A new image released from NASA's Spitzer Space Telescope shows a baby star blowing bubbles, just like, I guess, a kid with bubblegum. But let's see your kid hurl out material hundreds of kilometres a second across light-years of space. Those are some big bubbles.
The infant star is known as HH 46/47, and it's located about 1,140 light-years from Earth. The star itself is that bright white spot at the middle of the image.
Surrounding the star are two bubbles of material extending out in opposite directions. These bubbles are formed when powerful jets of gas collide with the cloud of gas and dust surrounding the star. The red specks at each end signify hot sulfur and iron gas, where the jets are colliding head on into the gas and dust material.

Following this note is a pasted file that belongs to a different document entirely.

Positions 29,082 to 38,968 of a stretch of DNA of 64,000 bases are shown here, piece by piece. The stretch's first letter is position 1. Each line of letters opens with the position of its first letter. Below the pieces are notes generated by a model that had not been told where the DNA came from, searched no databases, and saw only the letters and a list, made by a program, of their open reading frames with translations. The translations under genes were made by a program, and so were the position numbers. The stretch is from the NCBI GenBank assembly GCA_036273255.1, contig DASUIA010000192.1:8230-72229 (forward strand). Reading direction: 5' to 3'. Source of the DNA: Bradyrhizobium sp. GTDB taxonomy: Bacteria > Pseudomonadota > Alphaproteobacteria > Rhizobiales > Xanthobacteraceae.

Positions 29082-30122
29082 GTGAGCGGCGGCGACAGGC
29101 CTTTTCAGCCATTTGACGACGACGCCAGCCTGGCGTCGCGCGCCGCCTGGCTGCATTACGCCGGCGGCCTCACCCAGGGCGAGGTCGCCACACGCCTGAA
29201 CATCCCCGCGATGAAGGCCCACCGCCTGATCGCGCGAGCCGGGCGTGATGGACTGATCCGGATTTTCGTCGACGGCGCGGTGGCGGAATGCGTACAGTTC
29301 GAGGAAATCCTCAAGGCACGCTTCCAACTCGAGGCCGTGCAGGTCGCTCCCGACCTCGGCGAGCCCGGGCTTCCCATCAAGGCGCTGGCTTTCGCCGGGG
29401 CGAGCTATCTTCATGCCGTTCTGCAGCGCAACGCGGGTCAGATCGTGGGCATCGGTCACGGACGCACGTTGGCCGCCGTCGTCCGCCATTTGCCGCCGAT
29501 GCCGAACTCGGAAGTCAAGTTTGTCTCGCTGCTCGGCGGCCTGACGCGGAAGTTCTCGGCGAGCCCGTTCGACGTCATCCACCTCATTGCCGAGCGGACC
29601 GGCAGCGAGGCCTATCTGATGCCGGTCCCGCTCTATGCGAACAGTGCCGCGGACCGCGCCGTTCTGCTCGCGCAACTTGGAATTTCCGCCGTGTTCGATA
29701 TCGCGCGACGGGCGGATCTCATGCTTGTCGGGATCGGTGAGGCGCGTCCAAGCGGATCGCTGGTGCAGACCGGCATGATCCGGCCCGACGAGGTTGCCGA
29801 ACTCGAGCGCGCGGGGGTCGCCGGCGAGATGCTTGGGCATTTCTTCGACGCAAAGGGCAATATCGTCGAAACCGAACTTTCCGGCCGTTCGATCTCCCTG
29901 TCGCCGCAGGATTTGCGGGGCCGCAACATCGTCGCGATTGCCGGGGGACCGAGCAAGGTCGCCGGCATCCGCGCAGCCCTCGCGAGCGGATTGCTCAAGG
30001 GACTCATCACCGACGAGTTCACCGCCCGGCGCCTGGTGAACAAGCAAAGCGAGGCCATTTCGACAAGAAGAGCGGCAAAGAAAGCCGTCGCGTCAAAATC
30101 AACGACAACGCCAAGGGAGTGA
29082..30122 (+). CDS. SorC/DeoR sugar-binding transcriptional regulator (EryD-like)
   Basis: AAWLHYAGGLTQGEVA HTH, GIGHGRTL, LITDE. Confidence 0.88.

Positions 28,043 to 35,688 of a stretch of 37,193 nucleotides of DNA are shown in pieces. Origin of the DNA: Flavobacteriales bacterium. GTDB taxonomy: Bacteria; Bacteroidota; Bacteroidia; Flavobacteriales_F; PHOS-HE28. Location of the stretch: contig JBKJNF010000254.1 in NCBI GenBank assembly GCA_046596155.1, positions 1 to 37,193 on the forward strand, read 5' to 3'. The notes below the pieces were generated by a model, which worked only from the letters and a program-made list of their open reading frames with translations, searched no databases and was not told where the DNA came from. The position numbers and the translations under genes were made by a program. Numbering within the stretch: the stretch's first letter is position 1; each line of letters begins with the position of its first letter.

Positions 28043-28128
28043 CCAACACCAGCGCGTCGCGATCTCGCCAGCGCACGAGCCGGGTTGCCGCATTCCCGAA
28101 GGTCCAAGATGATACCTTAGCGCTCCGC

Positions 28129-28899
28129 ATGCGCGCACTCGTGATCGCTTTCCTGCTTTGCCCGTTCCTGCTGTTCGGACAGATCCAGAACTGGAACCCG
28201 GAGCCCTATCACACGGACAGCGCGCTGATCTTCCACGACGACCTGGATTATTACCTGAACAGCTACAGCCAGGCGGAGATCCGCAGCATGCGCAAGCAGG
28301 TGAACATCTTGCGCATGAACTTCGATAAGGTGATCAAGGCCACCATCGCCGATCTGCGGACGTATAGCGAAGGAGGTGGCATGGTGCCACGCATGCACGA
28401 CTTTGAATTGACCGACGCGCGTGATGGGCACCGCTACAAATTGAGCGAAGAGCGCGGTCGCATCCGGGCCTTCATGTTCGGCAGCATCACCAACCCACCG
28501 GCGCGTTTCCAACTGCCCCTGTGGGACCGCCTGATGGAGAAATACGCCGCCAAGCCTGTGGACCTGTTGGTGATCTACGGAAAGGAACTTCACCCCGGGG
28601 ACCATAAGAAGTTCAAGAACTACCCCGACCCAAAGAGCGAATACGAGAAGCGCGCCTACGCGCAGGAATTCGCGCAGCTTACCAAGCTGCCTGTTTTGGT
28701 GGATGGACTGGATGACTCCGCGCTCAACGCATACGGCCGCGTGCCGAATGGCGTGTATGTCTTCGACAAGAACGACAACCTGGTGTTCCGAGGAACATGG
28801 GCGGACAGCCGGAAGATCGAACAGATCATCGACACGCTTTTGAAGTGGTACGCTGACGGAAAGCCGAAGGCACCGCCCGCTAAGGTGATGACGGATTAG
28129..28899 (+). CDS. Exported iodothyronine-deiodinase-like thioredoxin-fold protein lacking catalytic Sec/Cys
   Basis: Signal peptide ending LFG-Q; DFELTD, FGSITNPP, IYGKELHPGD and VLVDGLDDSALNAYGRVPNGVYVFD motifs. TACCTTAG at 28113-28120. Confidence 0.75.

Astronomers think that young stars accumulate material by gravitationally pulling in gas and dust. This process ends when the star gets large enough to create these jets. Any further material is just blown away into space.Producing this image was a bit of a technical achievement. The researchers at NASA's JPL developed an advanced image-processing technique for Spitzer data called Hi-Res deconvolution. The process reduces blurring, and makes the image sharper and clearer. With this technique, astronomers were able to make out the details of HH 46/47, and its surrounding bubbles.